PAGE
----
Title: A Nightmare on Elm Street Part 2: Freddy’s Revenge (1985)
Director: Jack Sholder
Written by: David Chaskin
- Mark Patton
- Kim Myers
- Robert Englund
Plot: Five years have passed since Freddy Krueger was seemingly defeated. A new family, the Walsh’s, have moved into the former home of Nancy Thompson, and before long, the kids are again having nightmares about deceased child murderer Freddy Krueger. This time, Freddy attempts to possess a teenage boy to cause havoc in the real world, and can only be overcome if the boy’s sweetheart can master her fear.
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It seems that when it comes to horror franchises, there’s always a “black sheep” in the collection. There’s always that one film that deviates from the established formula or takes the formula and turns it upside down, making a film that fans just don’t like. Sure, they enjoy the other films, but if they had to pick one they didn’t like, but would watch, it would be that one.
Friday the 13th of course has part five as it’s black sheep. Halloween has part three as it’s black sheep. A Nightmare on Elm Street wasted no time getting it’s oddball out of the way, as the second film in the franchise is easily the weirdest one in the bunch. That’s not to say it’s terrible, but it’s not what Freddy fans were expecting.
The story has Freddy possessing the body of Jessie, a teenager whose family moved into Freddy’s house. Freddy’s plan is to use Jessie to not only kill people, but to bring himself back into the real world. Jessie and his girlfriend are the only ones who realize what’s going on and try to stop Freddy from taking over Jessie’s body.
The concept is a bit strange considering Freddy has all the power he could ever want in the dream world. He’s unstoppable, considering he easily came back from what happened with Nancy in the previous film. Plus he can jump in and out of dreams and do as he pleases. Why would he want to come back to the real world?
We get some dream sequences, but they’re nothing like the first film and nothing like the rest of the films in the series. The dreams we get are odd, with Jessie visiting an S&M bar and almost having sex with his gym teacher, and no, his teacher isn’t a chick.
For some reason they do everything they can to hide Freddy’s face from the camera. In the first film there was a build to seeing his face, and we finally did, here they go out of their way to cover it up. It’s an odd choice, considering Freddy’s look helps sell the character.
The movie does have a lot, and I do mean a lot, of homosexual overtones. The writer of the film, David Chaskin, said he purposely put the gay overtones into the script, but apparently the director and actors had no clue about it for a long, long time. Does any of this take away from the film as a whole? Absolutely not. Due to the overtones however, many fans label it as being “gay”, which is something I’m not fond of. I don’t think the subtext should label this film, it’s a horror film first and foremost.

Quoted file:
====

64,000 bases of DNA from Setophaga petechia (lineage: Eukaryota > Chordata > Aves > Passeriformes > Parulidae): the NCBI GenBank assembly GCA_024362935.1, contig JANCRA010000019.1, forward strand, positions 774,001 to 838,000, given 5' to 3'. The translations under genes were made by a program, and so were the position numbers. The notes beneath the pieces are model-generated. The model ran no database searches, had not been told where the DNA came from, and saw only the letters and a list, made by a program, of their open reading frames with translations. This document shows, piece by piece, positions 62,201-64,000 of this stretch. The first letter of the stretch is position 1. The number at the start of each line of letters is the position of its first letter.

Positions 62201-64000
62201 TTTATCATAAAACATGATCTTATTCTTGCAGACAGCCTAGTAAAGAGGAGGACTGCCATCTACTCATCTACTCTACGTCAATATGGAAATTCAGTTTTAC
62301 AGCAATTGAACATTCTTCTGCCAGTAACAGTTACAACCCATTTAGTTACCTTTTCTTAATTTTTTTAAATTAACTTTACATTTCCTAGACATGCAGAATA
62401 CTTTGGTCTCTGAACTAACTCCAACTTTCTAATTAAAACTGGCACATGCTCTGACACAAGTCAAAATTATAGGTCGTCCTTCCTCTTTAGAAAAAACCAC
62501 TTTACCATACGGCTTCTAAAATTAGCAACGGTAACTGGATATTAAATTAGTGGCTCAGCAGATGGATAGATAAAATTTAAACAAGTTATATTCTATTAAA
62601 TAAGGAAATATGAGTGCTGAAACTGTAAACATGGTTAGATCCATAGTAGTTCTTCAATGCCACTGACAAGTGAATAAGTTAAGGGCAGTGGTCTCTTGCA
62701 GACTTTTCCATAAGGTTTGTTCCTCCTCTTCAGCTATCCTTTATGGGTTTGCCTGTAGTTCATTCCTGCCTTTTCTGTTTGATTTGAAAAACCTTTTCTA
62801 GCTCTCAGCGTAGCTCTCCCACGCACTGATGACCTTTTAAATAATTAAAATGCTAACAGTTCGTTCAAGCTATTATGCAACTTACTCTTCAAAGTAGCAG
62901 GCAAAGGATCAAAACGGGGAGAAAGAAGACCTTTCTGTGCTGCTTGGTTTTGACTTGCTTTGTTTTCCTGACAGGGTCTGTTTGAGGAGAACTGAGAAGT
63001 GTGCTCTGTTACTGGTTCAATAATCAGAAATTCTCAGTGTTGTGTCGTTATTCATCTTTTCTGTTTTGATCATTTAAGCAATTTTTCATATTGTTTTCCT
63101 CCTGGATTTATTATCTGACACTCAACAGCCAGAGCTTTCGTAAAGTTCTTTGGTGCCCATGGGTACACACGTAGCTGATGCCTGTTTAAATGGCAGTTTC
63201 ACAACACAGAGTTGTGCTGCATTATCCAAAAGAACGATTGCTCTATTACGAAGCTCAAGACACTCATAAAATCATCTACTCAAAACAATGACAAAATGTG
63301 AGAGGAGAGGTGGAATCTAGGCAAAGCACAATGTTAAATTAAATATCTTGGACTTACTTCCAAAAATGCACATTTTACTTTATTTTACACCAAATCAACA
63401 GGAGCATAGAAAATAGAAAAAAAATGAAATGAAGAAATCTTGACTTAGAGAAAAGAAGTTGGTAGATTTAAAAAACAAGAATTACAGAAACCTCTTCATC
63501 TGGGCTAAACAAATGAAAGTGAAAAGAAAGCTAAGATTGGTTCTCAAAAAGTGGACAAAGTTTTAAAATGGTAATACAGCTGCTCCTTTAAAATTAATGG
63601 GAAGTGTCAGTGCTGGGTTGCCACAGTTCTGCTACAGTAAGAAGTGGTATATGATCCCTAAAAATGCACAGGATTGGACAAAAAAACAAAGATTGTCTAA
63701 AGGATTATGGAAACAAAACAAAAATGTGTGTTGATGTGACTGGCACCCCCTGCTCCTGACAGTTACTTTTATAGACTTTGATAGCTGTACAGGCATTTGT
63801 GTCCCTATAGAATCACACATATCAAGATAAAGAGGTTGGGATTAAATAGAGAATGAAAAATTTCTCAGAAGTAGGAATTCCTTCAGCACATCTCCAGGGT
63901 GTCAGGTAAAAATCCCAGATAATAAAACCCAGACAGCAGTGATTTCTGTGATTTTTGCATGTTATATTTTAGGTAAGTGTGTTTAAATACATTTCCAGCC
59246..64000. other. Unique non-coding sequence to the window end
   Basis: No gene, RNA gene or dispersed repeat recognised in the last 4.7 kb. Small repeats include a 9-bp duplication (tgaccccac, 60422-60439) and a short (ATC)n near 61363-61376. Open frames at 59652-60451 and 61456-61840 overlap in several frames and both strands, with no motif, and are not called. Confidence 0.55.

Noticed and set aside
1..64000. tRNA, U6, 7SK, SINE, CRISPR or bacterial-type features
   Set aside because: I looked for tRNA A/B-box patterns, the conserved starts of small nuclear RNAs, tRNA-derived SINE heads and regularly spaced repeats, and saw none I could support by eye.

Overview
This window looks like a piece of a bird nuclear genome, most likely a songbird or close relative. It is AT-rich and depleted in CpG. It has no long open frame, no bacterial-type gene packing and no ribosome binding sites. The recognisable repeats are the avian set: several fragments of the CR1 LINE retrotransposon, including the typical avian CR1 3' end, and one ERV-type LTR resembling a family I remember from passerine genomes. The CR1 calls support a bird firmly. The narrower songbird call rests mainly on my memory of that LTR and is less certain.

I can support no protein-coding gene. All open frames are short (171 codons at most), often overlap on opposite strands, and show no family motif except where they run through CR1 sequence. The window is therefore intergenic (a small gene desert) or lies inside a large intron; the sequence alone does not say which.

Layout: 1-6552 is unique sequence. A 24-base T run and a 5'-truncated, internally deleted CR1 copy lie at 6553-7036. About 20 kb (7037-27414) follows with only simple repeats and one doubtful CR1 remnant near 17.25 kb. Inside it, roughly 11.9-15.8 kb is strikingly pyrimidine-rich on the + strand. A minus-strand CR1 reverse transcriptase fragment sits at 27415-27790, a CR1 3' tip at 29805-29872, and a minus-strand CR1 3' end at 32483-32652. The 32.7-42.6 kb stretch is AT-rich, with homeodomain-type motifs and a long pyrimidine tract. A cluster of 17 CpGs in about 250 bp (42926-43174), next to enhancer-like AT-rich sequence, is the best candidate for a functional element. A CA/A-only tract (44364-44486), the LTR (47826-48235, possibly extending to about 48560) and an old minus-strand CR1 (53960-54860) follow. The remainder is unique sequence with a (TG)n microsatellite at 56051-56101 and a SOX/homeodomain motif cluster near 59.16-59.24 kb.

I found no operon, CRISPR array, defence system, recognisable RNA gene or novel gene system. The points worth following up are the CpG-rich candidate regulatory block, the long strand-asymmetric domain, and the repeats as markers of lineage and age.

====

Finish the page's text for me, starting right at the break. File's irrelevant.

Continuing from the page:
Jack Sholder does a passable job as director, but he didn’t exactly set the franchise on fire. The film is slow to start, but once you get to the last twenty or so minutes it picks up and gets good. Freddy not having much screen time I think takes away from the film, as people came to see Freddy, and with little screen time you lose a lot of the appeal of the film.
Acting: Mark Patton plays our hero Jesse, and he does a fine job. There’s nothing outstanding to his performance, but he doesn’t phone it in either.
Kim Myers is cute as hell as Jessie’s would be girlfriend, and thankfully she brings it in the final act. While her character can’t match up to Nancy from the first film, she’s still strong and hot, two things that this movie needed badly.
Robert Englund doesn’t get much to do as Freddy. He does chew up the scenery for the few minutes he’s around.
Gore Factor: There’s some of slicing here, and even a brain reveal, but there’s not a whole lot of red stuff. Normally I wouldn’t complain about a lack of gore but Freddy was pretty much built around it, so more was needed here.
Nudity Factor: If you like your gym teachers tied up and naked, this one’s for you.
- New Line originally refused to give Robert Englund a pay raise, and an extra was cast as Freddy at the start of production. After two weeks of filming, Robert Shaye realized his error and met Englund’s demands.
- Brad Pitt, John Stamos and Christian Slater all auditioned for the role of Jesse.
- Nightmare series creator Wes Craven refused to work on this film because he never wanted or intended A Nightmare on Elm Street to become an ongoing franchise (and even wanted the first film to have a happy ending), and also because he didn’t like the idea of Freddy manipulating the protagonist into committing the murders.
- The running time for this film is 87 minutes, Freddy appears in just 13 of them.
- This is the only Nightmare film where Freddy kills no female victims.
Overall: A Nightmare on Elm Street 2 tried to do something different then the first film, but it just wasn’t the right direction. Of course you’re always faced with keeping things the same but bringing something new to the series, and it’s hard not to repeat what’s been done. I think if the film had more Freddy and more kills, it would have made up for the odd story decision of Freddy trying to get back into the real world. The film is very much watchable, and Freddy isn’t spouting off his dumb one liners yet, so the films got that going for it.